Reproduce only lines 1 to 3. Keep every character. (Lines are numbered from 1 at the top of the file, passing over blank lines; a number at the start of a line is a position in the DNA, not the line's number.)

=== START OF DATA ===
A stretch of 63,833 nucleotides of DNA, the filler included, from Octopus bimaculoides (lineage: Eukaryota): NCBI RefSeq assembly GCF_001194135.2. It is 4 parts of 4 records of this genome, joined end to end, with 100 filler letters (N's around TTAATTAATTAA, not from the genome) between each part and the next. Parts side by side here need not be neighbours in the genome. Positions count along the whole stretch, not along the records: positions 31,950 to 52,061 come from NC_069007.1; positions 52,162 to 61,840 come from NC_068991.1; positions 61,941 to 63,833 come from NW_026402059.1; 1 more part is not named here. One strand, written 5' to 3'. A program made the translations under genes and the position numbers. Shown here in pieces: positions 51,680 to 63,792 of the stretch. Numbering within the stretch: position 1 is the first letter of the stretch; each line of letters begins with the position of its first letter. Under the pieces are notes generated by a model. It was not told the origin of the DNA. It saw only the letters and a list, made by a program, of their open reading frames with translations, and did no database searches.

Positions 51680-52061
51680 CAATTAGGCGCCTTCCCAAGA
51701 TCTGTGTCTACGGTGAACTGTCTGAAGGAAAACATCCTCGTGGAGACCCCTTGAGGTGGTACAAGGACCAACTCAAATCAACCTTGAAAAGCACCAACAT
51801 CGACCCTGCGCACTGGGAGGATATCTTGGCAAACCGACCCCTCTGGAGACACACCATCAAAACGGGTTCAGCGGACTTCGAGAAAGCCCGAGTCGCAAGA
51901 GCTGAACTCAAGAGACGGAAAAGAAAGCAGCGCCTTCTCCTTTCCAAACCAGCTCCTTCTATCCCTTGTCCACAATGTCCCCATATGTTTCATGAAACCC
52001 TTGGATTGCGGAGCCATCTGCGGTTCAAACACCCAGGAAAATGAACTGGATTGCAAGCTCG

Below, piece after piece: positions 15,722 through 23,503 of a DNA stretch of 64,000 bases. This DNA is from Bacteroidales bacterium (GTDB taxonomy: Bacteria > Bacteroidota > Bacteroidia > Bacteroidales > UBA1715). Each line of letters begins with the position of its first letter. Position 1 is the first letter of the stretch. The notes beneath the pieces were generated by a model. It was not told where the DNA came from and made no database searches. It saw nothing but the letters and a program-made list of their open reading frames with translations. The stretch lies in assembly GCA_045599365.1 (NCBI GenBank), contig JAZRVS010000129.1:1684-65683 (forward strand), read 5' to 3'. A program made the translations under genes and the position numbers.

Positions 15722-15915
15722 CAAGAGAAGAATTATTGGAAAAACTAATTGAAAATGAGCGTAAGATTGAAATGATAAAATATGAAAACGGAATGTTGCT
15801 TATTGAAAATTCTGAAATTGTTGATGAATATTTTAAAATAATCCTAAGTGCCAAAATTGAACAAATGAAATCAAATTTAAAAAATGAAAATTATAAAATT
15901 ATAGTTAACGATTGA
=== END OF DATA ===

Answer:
A stretch of 63,833 nucleotides of DNA, the filler included, from Octopus bimaculoides (lineage: Eukaryota): NCBI RefSeq assembly GCF_001194135.2. It is 4 parts of 4 records of this genome, joined end to end, with 100 filler letters (N's around TTAATTAATTAA, not from the genome) between each part and the next. Parts side by side here need not be neighbours in the genome. Positions count along the whole stretch, not along the records: positions 31,950 to 52,061 come from NC_069007.1; positions 52,162 to 61,840 come from NC_068991.1; positions 61,941 to 63,833 come from NW_026402059.1; 1 more part is not named here. One strand, written 5' to 3'. A program made the translations under genes and the position numbers. Shown here in pieces: positions 51,680 to 63,792 of the stretch. Numbering within the stretch: position 1 is the first letter of the stretch; each line of letters begins with the position of its first letter. Under the pieces are notes generated by a model. It was not told the origin of the DNA. It saw only the letters and a list, made by a program, of their open reading frames with translations, and did no database searches.

Positions 51680-52061
51680 CAATTAGGCGCCTTCCCAAGA